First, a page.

June’s birth flower is the rose! And it’s not surprising as rose shrubs are often at their very best during this month, but many types will flower from late May through early fall.
Types of Rose Flower:
Rose bushes come in a variety of forms, from climbing roses to miniature rose plants. One way to group roses into classes is according to their date of introduction:
1.} wild roses, are those that have been growing wild for many thousands of years. These wild roses have been adapted to modern gardens and usually bloom from spring to early summer. Most species roses have single blossoms.
2.} Old roses – also called “old-fashioned roses” and “heirloom roses”—are those introduced prior to 1867. These are the lush, invariably fragrant roses found in old masters’ paintings. There are hundreds of old rose varieties—whose hardiness varies—providing choices for both warm and mild climates.
3.} Modern hybrid roses – introduced after 1867, are sturdy, long-blooming, extremely hardy and disease-resistant, and bred for color, shape, size, and fragrance. The hybrid tea roses, with one large flower on a long cutting stem, are one of the most popular hybrids.
How To Plant Rose Flower?
Wear sturdy gloves to protect your hands from prickly thorns. Have a hose or bucket of water and all your planting tools nearby.
Soak bare-root roses in a bucket of water for 8-12 hours before planting.
Prune each cane back to 3-5 buds per cane. Any cane thinner than a pencil should be removed.
If planting container grown roses, loosen the roots before planting.
When you plant the rose, be sure to dig a much bigger hole than you think you need (for most types, the planting hole should be about 15 to 18 inches wide) and add plenty of organic matter such as compost or aged manure.
Water liberally after planting.
Mound up loose soil around the canes to protect the rose while it acclimates to its new site.
Some old-timers recommend placing a 4-inch square of gypsum wallboard and a 16-penny nail in the hole to provide calcium and iron, both appreciated by roses.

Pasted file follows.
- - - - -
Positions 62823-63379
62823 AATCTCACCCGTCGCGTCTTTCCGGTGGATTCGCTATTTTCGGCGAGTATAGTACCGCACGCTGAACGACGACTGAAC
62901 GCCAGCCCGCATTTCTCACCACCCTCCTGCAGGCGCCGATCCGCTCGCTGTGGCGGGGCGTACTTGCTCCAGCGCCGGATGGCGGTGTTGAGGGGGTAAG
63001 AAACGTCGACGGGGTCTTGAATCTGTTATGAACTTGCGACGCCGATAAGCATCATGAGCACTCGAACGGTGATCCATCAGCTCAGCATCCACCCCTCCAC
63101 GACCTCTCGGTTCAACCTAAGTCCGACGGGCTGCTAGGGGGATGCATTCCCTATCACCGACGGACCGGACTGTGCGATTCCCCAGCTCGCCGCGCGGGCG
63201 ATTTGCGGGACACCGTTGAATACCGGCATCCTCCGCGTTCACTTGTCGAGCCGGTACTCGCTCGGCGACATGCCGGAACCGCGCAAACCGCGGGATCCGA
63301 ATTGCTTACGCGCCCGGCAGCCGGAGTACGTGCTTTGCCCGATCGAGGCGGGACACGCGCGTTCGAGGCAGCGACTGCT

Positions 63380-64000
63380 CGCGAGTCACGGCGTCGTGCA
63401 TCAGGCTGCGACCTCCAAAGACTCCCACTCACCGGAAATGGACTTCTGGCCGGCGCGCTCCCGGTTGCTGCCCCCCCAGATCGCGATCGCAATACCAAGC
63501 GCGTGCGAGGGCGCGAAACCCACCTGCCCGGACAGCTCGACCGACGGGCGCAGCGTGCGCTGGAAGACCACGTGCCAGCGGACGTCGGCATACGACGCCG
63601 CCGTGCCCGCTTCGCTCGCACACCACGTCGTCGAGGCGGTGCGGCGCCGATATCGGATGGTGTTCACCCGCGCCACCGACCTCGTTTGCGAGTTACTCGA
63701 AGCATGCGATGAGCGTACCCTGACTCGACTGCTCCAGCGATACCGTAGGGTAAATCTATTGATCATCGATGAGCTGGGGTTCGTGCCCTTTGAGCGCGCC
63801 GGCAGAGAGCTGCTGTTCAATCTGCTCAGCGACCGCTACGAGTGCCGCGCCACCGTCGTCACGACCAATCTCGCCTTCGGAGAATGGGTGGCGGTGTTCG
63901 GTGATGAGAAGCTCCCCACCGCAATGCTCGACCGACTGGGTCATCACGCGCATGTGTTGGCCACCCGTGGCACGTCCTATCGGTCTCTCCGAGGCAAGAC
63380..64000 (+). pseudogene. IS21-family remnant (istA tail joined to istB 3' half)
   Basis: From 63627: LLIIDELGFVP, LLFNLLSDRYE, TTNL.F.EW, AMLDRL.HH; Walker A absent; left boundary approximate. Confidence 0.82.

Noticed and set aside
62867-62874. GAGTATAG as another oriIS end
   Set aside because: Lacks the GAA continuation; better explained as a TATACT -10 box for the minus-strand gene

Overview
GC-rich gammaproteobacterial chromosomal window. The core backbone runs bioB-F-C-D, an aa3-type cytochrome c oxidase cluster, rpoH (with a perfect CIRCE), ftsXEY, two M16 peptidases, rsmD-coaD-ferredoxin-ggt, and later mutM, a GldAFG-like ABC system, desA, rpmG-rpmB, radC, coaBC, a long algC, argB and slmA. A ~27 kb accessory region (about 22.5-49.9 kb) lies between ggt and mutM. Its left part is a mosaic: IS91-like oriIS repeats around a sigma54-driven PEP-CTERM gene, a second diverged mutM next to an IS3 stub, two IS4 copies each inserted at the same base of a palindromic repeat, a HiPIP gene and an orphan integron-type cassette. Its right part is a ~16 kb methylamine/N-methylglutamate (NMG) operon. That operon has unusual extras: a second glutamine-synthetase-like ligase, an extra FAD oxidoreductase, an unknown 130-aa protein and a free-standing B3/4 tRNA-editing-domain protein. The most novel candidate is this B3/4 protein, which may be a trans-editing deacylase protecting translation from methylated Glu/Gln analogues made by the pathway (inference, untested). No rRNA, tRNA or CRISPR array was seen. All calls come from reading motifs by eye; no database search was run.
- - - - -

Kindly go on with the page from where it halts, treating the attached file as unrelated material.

Don’t crowd the roses if you plan to plant more than one rose bush. Roses should be planted about two-thirds of the expected height apart. Old garden roses will need more space, while miniature roses can be planted closer.
Best Time To Plant Rose.
In colder regions, plant bare-root roses as soon as the soil is workable in the spring.
In warmer regions, plant bare-root roses in the early spring or late fall, as long as the plant is dormant.
If you are buying potted roses, it’s best to plant them by late spring for best results. However, you can plant them almost any time during the growing season—just be sure to keep them well watered, especially during summer!
What is Ideal Soil For Rose?
Roses need soil that drains well but holds onto moisture long enough for the roots to absorb some. One of the worst mistakes you can make is to not provide adequate drainage. Roses do not like wet, cold feet.
Roses like loose, loamy soil leaning more toward sandy. Too much clay and the roots can become waterlogged. If you are not starting out with a loose, loamy soil, you will need to do some amending.
Roses prefer a slightly acidic soil pH between 5.5 and 7.0. A pH of 6.5 is just about right for most home gardens.
An accurate soil test will tell you where your pH currently stands. Acidic (sour) soil is counteracted by applying finely ground limestone; alkaline (sweet) soil is treated with ground sulfur.
How Much Sun Does Rose Need?
Plant roses where they will receive a minimum of 6 hours of sun per day. Morning sun is especially important because it dries the leaves, which helps prevent diseases. Roses grown in partial sun may not die at once, but they weaken gradually, producing subpar blooms and overwintering poorly.
Remember that light changes as the angle of the sun shifts throughout the season. choose a site that will offer full sun year-round. The more sun you have, the more flowers your plants will produce. choose spots with a little bit of afternoon shade. This protects blossoms from the scorching sun and helps your flowers last longer.